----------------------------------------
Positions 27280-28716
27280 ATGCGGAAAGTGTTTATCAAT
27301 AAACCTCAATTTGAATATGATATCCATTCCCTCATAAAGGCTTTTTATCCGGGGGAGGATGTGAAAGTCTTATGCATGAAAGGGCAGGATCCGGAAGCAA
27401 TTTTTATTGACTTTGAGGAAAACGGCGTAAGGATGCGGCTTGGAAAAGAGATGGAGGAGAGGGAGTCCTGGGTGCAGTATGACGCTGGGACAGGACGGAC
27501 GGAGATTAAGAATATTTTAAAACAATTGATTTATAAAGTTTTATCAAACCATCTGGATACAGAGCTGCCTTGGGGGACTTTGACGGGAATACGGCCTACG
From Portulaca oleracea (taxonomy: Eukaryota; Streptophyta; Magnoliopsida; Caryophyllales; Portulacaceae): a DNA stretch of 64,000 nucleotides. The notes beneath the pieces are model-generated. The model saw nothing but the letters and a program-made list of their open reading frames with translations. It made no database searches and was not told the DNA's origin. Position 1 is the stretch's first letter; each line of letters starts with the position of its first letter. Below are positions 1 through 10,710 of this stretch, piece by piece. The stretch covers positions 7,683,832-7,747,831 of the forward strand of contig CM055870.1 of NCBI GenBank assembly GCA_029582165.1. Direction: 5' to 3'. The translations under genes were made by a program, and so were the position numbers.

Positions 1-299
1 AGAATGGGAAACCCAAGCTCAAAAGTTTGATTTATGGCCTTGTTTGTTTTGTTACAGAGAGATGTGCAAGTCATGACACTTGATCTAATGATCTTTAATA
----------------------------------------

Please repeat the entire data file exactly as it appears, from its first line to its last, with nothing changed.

Positions 27280-28716
27280 ATGCGGAAAGTGTTTATCAAT
27301 AAACCTCAATTTGAATATGATATCCATTCCCTCATAAAGGCTTTTTATCCGGGGGAGGATGTGAAAGTCTTATGCATGAAAGGGCAGGATCCGGAAGCAA
27401 TTTTTATTGACTTTGAGGAAAACGGCGTAAGGATGCGGCTTGGAAAAGAGATGGAGGAGAGGGAGTCCTGGGTGCAGTATGACGCTGGGACAGGACGGAC
27501 GGAGATTAAGAATATTTTAAAACAATTGATTTATAAAGTTTTATCAAACCATCTGGATACAGAGCTGCCTTGGGGGACTTTGACGGGAATACGGCCTACG
From Portulaca oleracea (taxonomy: Eukaryota; Streptophyta; Magnoliopsida; Caryophyllales; Portulacaceae): a DNA stretch of 64,000 nucleotides. The notes beneath the pieces are model-generated. The model saw nothing but the letters and a program-made list of their open reading frames with translations. It made no database searches and was not told the DNA's origin. Position 1 is the stretch's first letter; each line of letters starts with the position of its first letter. Below are positions 1 through 10,710 of this stretch, piece by piece. The stretch covers positions 7,683,832-7,747,831 of the forward strand of contig CM055870.1 of NCBI GenBank assembly GCA_029582165.1. Direction: 5' to 3'. The translations under genes were made by a program, and so were the position numbers.

Positions 1-299
1 AGAATGGGAAACCCAAGCTCAAAAGTTTGATTTATGGCCTTGTTTGTTTTGTTACAGAGAGATGTGCAAGTCATGACACTTGATCTAATGATCTTTAATA